Winter 2002

Winter 2002

Life After Lucent

Life After Lucent

The tale has all the hallmarks of a modern-day mill closing. A large manufacturing company tries to cut costs by selling off one of its biggest plants. Longtime employees–some of them children or grandchildren of workers at the same factory–suffer the loss of high-wage jobs and wait, almost certainly in vain, to be asked back.(...)

Read More »

Massachusetts exceptionalism

We in Massachusetts like to think of ourselves as something special. We see ourselves setting a civic example for the nation, if not the world; how else could we justify quoting John Winthrop’s “city upon a hill” line ad nauseum? We certainly take our politics seriously. Massachusetts serves the nation as a training ground for(...)

Read More »

The political gender gap

The political gender gap

The Private Roots of Public Action: Gender, Equality, and Political ParticipationBy Nancy Burns, Kay Lehman Schlozman, and Sidney VerbaHarvard University Press, Cambridge, 453 pages What does political science have to do with politics? This is not just a rhetorical question. American Political Science Review is full of articles containing not only charts and graphs, but(...)

Read More »

Father and son in Revere

Father and son in Revere

Revere Beach Elegy: A Memoir of Home and BeyondBy Roland MerulloBeacon Press, Boston, 216 pages We seem to be obsessed with the idea of generations, now as much as ever. Newscaster Tom Brokaw’s tribute to World War II vets, The Greatest Generation, hit the top of the best-seller lists in 1998. Lately, we’ve been using(...)

Read More »

Whats missing from the bioterror plan

Whats missing from the bioterror plan

By late December it was still hauntingly unclear who had dropped several anthrax letters into the US mail shortly after September 11. Terrorist followers of Osama bin Laden were, of course, prime suspects. And yet federal investigators seemed to believe that the finely milled anthrax required a technical sophistication not available to the Al Qaeda(...)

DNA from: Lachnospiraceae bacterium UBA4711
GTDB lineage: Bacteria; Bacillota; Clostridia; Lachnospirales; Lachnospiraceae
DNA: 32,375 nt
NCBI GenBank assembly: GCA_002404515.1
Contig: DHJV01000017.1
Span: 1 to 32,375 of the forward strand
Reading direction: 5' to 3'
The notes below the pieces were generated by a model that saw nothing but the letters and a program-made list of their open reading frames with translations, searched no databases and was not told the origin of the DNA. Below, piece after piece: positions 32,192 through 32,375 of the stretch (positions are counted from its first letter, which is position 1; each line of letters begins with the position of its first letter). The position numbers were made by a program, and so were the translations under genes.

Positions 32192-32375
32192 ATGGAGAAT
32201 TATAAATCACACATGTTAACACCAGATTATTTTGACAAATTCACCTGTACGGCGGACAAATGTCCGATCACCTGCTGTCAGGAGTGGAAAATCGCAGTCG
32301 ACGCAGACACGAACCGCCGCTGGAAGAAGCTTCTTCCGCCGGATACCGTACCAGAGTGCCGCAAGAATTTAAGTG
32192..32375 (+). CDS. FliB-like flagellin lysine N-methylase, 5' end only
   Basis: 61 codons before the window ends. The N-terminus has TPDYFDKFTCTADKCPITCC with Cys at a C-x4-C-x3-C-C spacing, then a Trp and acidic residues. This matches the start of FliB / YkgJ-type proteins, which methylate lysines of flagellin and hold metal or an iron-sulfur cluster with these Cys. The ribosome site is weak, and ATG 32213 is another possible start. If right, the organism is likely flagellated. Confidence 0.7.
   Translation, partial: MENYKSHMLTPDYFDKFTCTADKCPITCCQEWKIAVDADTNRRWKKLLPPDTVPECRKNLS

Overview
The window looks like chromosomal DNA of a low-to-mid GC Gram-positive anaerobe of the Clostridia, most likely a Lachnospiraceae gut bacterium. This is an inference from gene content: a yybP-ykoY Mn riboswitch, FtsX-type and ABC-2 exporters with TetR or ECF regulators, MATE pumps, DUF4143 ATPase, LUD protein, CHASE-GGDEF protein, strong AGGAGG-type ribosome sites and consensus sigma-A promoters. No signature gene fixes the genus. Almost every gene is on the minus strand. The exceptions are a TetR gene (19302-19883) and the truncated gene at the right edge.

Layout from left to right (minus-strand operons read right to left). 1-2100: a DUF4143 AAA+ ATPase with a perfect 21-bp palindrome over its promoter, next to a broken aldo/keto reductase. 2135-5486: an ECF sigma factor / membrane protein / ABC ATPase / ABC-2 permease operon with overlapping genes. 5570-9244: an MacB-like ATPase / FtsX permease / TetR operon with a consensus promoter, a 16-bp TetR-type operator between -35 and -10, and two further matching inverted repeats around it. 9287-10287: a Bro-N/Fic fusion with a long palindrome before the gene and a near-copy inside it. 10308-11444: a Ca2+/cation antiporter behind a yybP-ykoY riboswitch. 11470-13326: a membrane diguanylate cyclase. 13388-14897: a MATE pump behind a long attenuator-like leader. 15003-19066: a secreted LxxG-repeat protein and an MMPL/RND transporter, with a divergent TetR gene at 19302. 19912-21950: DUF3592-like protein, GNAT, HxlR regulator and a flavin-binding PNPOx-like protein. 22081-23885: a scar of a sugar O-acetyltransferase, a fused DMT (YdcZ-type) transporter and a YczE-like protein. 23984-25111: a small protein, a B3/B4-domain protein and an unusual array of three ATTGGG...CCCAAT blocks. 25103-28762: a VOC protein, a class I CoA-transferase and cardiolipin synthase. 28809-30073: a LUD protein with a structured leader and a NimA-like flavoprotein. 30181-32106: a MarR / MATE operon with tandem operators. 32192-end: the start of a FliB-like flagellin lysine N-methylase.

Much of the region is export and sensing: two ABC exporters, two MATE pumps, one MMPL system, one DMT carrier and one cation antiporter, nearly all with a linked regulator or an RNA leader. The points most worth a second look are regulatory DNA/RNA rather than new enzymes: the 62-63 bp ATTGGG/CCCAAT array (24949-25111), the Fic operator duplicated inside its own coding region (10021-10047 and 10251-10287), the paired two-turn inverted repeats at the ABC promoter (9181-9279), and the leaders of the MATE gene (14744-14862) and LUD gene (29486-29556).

Read More »

Gee monikers

Lots of people wish they could have filled out their own birth certificates, but no one is saddled with a name their parents picked in 1740. That burden falls upon the city of Leominster, named after a town in England and plagued by constant mispronunciation (the “o” is silent) ever since. As soon as it(...)

Read More »

Weathering the perfect fiscal storm

One year ago, the Massachusetts Taxpayers Foundation warned of an impending “perfect storm” in the state’s finances that would spell the end of the generous spending growth of recent years. Although the Commonwealth generated revenue surpluses totaling almost $3 billion in the previous three years–while increasing expenditures by almost 20 percent and cutting taxes by(...)

Read More »

New Economy Potential

The good news is that Massachusetts has retained its number-one ranking in the California-based Milken Institute’s annual New Economy Index, which measures states by their potential for high-tech growth. The Bay State finished in the top 10 in all but two of the index’s 12 criteria, benefiting from a highly educated population; venture capital investment(...)

Read More »

Schools need more funds

Providing adequate resources for public education is not just a public policy goal, it is also the law. The Education Reform Act of 1993 made an unambiguous promise to public school students in the Commonwealth: that it would provide “a consistent commitment of resources sufficient to provide a high quality public education to every child.”(...)

Read More »